It could not have been a more perfect morning. There wasn’t a breath of wind and the temperature was well above freezing. A perfect scenario for very early morning owling! The dedicated few, Tim and Whit, were up well before O’dark-hundred. At two a.m. alarm clocks went off and, with Ipods and Iphones in hand, complete with small speakers, the owlers were off to the State Forest, Squibnocket and Aquinnah to listen for owl calls.
The procedure for owling is as follows: 1) Drive or walk to a known owl location. 2) Listen for owl calls. 3) If no owl calls are audible play an owl call from your Ipod or Iphone or similar electronic device. 4) Turn off device and listen again. 5) Identify the call and hopefully see the owl.
It was so still the morning of the Christmas Bird Count that owl calls were capable of being heard at a distance. Whit and Tim were very lucky owlers. Their first stop was a location at the edge of the State Forest. On arrival they exited their car and there in the road was a great horned owl! Talk about luck. The two continued on until around 6 a.m. when they joined their teams and started looking for all species of birds. Whit and Tim were able to find not only a great horned owl but also screech owls and northern saw whet owls.
A nice start for the 59th annual Vineyard Christmas Bird Count Day! Twelve teams divided the Vineyard and Chappaquiddick into sections and counted the number of each species of bird they saw. Many other volunteers counted the birds they saw at their feeders. The weather continued to be favorable until around 1 p.m. when the rain started. We were able to do a bit more birding from our cars, but soon the rain was so intense that even car birding was out of the question.
The team of Penny Uhlendorf and her elves put together the food for the wrap-up. Rob Culbert was the co-compiler of the Vineyard’s Christmas Bird Count with me. Rob is very good with computers and has brought the Vineyard’s CBC into the 21st century. This year we could send our sightings by computer or smart phone to Rob’s computer which saved hours of compiling time at the wrap-up which was held at the Wakeman Center.
At the end of the day we had seen or heard 121 species of birds. An owl was heard near the Hoft Farm which was not identified and a team of birders will revisit that location to try to determine the ID. We all hope that what was heard turns out to be a long-eared owl, which was missed by all other teams.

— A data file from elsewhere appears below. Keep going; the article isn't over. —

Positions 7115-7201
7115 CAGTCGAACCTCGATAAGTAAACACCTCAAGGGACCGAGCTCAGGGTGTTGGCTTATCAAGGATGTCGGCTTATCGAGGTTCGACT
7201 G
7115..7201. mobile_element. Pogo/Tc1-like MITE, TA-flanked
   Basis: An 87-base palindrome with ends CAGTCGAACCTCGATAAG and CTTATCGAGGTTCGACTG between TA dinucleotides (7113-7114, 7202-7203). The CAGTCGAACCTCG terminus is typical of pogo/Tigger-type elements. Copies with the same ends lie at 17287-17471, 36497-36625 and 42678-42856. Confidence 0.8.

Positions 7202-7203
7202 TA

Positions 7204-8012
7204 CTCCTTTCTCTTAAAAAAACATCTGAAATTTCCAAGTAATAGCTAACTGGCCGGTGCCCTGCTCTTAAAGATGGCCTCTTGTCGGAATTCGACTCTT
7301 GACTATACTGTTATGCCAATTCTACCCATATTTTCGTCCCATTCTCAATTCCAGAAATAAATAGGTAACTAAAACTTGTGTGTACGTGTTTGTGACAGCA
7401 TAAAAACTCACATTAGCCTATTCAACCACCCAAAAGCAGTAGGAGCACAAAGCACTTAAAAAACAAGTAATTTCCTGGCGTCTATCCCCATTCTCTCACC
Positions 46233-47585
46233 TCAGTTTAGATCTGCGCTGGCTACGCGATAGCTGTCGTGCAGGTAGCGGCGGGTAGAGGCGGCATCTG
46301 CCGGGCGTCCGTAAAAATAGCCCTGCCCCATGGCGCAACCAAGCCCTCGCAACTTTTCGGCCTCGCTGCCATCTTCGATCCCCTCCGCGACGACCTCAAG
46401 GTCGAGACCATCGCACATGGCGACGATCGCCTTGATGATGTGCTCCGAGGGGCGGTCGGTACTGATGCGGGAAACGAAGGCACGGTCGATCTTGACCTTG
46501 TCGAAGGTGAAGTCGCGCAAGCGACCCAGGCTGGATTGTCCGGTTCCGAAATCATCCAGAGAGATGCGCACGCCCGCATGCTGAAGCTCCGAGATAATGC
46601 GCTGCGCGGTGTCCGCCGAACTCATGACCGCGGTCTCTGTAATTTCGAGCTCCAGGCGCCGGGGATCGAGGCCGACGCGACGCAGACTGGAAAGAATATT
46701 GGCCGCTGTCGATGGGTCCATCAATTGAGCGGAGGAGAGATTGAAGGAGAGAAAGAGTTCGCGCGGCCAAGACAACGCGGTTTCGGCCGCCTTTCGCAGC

Our best birds were the Allen’s hummingbird that continues to visit Scott Stephens and Penny Uhlendorf’s feeder at Pilot Hill. A Nashville warbler seen at the Fischer Farm in West Tisbury is a warbler not commonly seen this time of year and the Baltimore oriole that has been frequenting the Edgartown feeder was seen. But, unfortunately, shortly after the oriole was sighted, it was taken by a sharp-shinned hawk. The final list will be available in a week or so and will be published for all to see. We thank all the participants from on-and off-Island and the folks who watched their feeders and reported those birds.
The good news is that the Allen’s hummingbird at Pilot Hill is still alive and at the feeder as of Jan. 2. Also, Dr. James Riley photographed another hummingbird at his Edgartown feeder on Dec. 31. Lanny McDowell got other photos of this hummingbird on Jan. 2 and we believe the bird is a ruby-throated hummingbird. That and hopefully a long-eared owl will be added to the CBC as birds seen during count period. John Nelson counted 12 tree swallows at the Farm Institute on Dec. 26 and Martha Moore counted nine by Deep Bottom Cove on Tisbury Great Pond on Dec. 28. Martha also had both white-winged (5) and red crossbills (3) drinking in a puddle on Middle Point on the West Tisbury side of Tisbury Great Pond.
Gus and Deb Ben David had a flock of red crossbills arrive at their feeder at the World of Reptiles and Birds on Jan. 1. Robin Bray and David Mash had their first white-winged crossbill (a male) at their Katama feeder on Dec. 30. They also had a brown creeper the same day.
Up-Island Warren Woessner found a common redpoll at the feeders on North Road at the West Tisbury/Chilmark town lines.
Claire Hall called to report two American robins, two Carolina wrens and one red-winged blackbird in her Edgartown yard on Dec. 28. Randi Rand counted 100 brant in Crystal Lake on Dec. 27. Trudy Ulmer was thrilled to see six eastern bluebirds against the new snow in her yard at Dodger’s Hole on Dec. 31. Debby Rosenthal also spotted a couple of eastern bluebirds in her Edgartown yard on Dec. 29.
Matt Born spotted a great blue heron at East Pasture on Jan. 1 and thought it should be south. He was correct, although some great blues and other herons try to make it through the winter. If there is open water somewhere so they can feed, they may make it.
Please report your bird sightings to the Martha’s Vineyard Bird Hotline at 508-645-2913 or email to firstname.lastname@example.org. Susan B. Whiting is the coauthor of Vineyard Birds and Vineyard Birds II. Her website is vineyardbirds2.com.